In other DDK news, veteran actor Terry O’Quinn will join the cast of “Hawaii Five-0,” reuniting the two former “Lost” cast members.

Kim said the show is lucky to have the actor on board.

“He’s a great actor who brings a sense of professionalism to every project he works on and I’m excited to work with him again,” Kim said in a release.

O’Quinn, 58, played the mysterious and obsessive character John Locke on “Lost.”

Asian New Yorkers Surpass a Million, and Band Together
New York Times

Asians, a group more commonly associated with the West Coast, are surging in New York, where they have long been eclipsed in the city’s kaleidoscopic racial and ethnic mix. For the first time, according to census figures released in April, their numbers have topped one million — nearly 1 in 8 New Yorkers — which is more than the Asian population in the cities of San Francisco and Los Angeles combined.

That milestone, in turn, has become a rallying cry for Asian New Yorkers who have been working for years to win more political representation, government assistance and public recognition. Many leaders have seized on the one-million figure as a fresh reason for immigrants and their descendants who hail from across the Asian continent to think of themselves as one people with a common cause — in the same way that many people from Spanish-speaking cultures have come to embrace the broad terms Latino and Hispanic.

Check out the cool interactive map to see where Asian American New Yorkers live. Chinatown? Obviously. Flushing? Check. Jackson Heights? Yes. Bay Ridge, Brooklyn? Didn’t know that.

My Life As An Undocumented Immigrant
New York Times

Pulitzer Prize-winning journalist Jose Antonio Vargas wrote a stunning first-person piece for the New York Times Magazine which revealed that he is an undocumented immigrant. Vargas came to the U.S. from the Philippines when he was 12 years old.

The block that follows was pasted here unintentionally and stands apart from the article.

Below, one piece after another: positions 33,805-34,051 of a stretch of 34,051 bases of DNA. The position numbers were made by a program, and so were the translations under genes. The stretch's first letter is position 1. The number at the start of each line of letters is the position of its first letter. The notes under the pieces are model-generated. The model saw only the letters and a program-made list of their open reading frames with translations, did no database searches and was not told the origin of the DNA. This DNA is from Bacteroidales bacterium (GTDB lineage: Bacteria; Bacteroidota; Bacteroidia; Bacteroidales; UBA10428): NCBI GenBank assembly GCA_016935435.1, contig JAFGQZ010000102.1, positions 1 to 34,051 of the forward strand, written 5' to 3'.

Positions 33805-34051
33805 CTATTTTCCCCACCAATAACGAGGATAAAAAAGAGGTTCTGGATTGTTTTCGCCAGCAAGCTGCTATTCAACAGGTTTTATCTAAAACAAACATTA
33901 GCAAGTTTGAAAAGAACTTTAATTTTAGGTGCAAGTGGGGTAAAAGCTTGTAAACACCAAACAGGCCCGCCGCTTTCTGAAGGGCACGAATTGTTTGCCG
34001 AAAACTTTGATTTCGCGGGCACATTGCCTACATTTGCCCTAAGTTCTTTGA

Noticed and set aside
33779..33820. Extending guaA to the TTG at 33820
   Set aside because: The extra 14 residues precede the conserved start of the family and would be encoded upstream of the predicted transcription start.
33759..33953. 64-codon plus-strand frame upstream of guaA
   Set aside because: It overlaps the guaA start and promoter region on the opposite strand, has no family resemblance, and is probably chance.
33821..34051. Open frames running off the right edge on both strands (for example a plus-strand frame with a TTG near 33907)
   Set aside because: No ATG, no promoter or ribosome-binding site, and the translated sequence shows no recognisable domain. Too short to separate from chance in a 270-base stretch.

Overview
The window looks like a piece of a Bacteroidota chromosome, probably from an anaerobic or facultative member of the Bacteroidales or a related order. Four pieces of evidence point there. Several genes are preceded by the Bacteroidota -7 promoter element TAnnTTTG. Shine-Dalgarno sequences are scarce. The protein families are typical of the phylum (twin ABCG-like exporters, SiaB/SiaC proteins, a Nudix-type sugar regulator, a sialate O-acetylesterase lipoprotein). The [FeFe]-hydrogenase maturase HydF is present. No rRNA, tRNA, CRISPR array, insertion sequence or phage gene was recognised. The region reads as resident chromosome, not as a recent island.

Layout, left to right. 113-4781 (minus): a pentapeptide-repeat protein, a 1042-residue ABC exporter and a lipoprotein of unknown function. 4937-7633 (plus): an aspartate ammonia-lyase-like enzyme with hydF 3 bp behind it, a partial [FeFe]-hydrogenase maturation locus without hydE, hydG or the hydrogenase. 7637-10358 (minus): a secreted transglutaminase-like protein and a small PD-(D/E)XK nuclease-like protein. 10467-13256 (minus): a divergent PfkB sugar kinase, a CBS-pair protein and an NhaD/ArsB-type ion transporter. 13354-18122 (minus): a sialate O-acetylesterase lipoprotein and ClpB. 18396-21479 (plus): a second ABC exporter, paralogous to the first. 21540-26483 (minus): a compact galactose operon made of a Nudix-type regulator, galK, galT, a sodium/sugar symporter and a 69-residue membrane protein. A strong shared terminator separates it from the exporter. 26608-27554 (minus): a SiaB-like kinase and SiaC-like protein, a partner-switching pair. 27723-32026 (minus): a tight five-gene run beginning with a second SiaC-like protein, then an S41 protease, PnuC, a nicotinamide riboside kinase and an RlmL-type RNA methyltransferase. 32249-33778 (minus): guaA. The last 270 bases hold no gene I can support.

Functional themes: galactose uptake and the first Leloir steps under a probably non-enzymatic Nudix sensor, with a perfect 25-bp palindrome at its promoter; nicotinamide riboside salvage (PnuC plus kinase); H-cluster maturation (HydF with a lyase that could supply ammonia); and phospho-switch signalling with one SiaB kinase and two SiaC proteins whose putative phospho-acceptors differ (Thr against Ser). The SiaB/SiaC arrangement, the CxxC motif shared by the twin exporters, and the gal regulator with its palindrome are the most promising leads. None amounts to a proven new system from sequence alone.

At 16, he tried to get his driver’s license and was hit with a bombshell.

When I handed the clerk my green card as proof of U.S. residency, she flipped it around, examining it. “This is fake,” she whispered. “Don’t come back here again.”

Vargas’ story is engaging, in-depth and thought-provoking and is sure to spark heated discussion on the highly-sensitive issue of immigration.

There are believed to be 11 million undocumented immigrants in the United States. We’re not always who you think we are. Some pick your strawberries or care for your children. Some are in high school or college. And some, it turns out, write news articles you might read. I grew up here. This is my home. Yet even though I think of myself as an American and consider America my country, my country doesn’t think of me as one of its own.

Photo via NY Times. Continue reading

NYT's gift guide for non-white people

Gawker has a wonderfully snarky post on the offensive gift guide that the New York Times has created for people “Of Color.”

It’s not that there’s anything wrong with the gifts themselves—I think it’s really cool that there’s a children’s book that tells the story of Justice Sotomayor, and we’ve long been fans of Taylor Chang-Babaian’s Asian Faces makeup guide. Still, the guide just shows how we’re so often lumped into that group known as The Other.

Says Gawker: “It’s a celebration of the racist assumption that ‘people of color’ are defined by their colors—but white people get to self-define with their interests, hobbies, and desire for ‘Home and Decorating Gifts for $25 and Under.'”